So we find ourselves where we are today, effectively giving up on native services, moving the problem of compatibility and conflict avoidance to new servers and frameworks to ensure that a given application will 'just work'.
I call it moving the problem, because these replacements for native services must of course be themselves configured by some poor soul - often the package maintainer - to play nicely with other things sitting directly on the system (including alternative replacements).
A way around the unfortunate situation outlined above where we can better leverage built in features of Linux and make application development and deployment easier, is the idea of the VM.
To package your application in a VM, you can start with a plain OS image, write a script to configure the environment exactly how you want it, add your own stuff and ship the VM image.
Though a VM may have lots of complexity inside it, the interface it presents to the outside world is indeed quite simple - one of storage volumes, network ports and some allocation of CPU time and memory - and entirely under the developer's control.
A user can deploy this application with peace of mind, with just a basic understanding of these high-level concepts and application documentation written in those terms.
They don't have to treat the application like a special snowflake which must be started and stopped in a specific way (Power on/ACPI off), nor do they need to worry about whether an untrusted application must run as root, or whether it can access all the files it needs.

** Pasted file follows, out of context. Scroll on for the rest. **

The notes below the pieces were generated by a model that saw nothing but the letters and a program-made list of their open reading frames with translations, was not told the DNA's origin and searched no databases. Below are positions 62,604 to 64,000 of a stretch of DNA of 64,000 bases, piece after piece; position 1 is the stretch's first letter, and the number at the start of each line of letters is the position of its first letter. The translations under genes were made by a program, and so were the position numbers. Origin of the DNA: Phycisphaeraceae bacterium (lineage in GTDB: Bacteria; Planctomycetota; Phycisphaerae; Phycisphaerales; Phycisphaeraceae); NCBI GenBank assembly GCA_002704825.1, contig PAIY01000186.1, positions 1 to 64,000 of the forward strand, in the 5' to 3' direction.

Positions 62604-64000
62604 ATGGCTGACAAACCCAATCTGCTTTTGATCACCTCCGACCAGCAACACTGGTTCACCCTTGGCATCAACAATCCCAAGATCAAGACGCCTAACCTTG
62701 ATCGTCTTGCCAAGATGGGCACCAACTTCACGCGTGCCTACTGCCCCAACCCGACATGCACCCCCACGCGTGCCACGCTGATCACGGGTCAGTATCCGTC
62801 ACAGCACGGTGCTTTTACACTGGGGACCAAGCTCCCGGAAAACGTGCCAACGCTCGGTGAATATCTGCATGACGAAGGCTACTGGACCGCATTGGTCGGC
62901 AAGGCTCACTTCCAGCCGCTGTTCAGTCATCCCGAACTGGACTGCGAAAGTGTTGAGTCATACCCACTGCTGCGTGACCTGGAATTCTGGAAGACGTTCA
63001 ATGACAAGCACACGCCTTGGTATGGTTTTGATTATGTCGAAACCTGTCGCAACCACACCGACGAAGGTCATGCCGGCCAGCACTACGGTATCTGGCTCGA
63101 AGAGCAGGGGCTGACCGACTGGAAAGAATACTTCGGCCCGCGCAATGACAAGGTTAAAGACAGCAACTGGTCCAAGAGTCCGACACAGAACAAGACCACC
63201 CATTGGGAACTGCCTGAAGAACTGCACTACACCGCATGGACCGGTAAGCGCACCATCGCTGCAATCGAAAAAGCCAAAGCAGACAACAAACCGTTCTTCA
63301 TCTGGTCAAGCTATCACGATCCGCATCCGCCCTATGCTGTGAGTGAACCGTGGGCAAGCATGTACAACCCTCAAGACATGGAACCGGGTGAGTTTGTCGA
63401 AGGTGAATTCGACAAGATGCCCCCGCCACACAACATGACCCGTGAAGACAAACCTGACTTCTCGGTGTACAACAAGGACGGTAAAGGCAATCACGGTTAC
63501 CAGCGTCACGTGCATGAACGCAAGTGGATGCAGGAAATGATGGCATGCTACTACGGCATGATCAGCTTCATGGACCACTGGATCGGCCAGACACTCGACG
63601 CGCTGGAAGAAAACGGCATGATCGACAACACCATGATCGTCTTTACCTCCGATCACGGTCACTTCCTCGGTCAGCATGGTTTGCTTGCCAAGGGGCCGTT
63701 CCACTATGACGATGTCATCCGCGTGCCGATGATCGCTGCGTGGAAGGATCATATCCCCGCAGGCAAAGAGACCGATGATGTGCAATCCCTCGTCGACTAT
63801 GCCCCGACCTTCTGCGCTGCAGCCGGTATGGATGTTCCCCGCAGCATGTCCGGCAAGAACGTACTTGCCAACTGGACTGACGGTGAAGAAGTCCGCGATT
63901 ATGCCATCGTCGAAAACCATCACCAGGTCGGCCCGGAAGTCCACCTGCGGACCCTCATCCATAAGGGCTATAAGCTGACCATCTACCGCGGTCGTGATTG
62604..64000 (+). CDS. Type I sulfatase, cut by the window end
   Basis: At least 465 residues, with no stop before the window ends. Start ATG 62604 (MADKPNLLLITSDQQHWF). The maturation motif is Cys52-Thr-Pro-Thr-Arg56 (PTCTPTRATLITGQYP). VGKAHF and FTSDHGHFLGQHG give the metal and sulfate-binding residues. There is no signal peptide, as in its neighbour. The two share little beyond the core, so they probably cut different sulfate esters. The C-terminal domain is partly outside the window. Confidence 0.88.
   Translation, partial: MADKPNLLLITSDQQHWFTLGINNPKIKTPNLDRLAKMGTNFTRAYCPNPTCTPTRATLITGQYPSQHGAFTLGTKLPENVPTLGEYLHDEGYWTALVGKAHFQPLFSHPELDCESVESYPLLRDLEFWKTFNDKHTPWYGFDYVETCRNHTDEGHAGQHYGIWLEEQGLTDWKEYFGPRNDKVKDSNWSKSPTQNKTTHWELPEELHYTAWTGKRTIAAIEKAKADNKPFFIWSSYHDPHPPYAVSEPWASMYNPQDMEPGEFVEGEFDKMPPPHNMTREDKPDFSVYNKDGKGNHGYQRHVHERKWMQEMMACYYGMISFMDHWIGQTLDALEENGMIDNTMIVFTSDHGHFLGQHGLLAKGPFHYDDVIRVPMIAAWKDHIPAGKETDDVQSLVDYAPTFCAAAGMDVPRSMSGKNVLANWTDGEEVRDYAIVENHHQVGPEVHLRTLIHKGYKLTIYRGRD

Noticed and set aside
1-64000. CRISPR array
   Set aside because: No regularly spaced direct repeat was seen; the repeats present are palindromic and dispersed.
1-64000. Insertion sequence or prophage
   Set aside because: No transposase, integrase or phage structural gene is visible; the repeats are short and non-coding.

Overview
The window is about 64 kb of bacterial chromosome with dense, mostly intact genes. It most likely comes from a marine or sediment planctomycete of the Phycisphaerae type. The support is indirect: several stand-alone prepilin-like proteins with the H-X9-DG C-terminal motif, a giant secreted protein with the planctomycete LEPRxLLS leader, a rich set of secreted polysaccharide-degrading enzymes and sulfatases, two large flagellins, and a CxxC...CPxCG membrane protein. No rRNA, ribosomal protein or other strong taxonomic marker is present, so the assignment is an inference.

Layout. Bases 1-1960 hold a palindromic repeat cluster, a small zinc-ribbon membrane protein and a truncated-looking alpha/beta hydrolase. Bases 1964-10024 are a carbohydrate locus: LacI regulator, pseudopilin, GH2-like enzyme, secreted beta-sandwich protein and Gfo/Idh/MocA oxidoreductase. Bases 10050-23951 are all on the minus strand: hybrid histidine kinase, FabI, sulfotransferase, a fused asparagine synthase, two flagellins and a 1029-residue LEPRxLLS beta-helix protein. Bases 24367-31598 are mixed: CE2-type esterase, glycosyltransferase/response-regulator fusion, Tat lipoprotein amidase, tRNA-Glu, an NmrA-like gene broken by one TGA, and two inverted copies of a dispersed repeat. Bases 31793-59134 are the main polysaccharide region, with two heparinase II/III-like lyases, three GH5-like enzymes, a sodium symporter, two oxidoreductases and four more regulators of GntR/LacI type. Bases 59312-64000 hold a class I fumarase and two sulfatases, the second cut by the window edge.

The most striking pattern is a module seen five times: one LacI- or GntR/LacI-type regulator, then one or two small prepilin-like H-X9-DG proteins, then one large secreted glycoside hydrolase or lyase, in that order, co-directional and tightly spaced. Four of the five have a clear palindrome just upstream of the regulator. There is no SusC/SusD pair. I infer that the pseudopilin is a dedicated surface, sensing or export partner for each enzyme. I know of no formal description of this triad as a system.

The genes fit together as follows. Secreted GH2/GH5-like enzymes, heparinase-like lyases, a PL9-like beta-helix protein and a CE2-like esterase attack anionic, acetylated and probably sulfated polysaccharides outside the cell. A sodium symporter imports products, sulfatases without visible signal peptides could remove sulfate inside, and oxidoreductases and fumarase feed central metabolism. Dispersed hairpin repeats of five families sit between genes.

In short: VMs allow you to avoid conflicts over centralized resources, turning deployment into a relatively high-level activity.
So why aren't we all just using VMs for most things? Some reasons I can think of right now:
- Speed - VM needs to boot up
- Resource requirements - you need a good chunk of memory and throughput can be impacted
- Some modes of desirable interaction are hard to achieve, such as using X11 and exposing host directories to the guest
- Difficulty of development - every time you change the source code, you can do one of the following undesirable things to test the result:
- Rebuild and reboot the VM
- Try to completely 'clean up' and rerun your vm-customizing script
- Install the application directly into your dev machine
- Develop inside the VM
It feels like some additional tooling could perhaps be used to bridge this gap...
I think containers are supposed to be the solution to this; they're just like VMs, offering the decentralisation of resources, providing a high-level application view to the user whilst simultaneously resolving developer unknowns about the target environment.
A popular solution for containers at the moment is the use of Docker with Linux's relatively recent namespacing functionality. This provides a very performant alternative to VMs, with docker laying out the high-level view of a container in terms quite similar to those of a VM.
It should be stated that alternative backends to docker exist which are based on VM technology, providing a far more easily securable form of isolation. Security is a whole other thing however, and here I am intentionally focusing on UX for developers and users.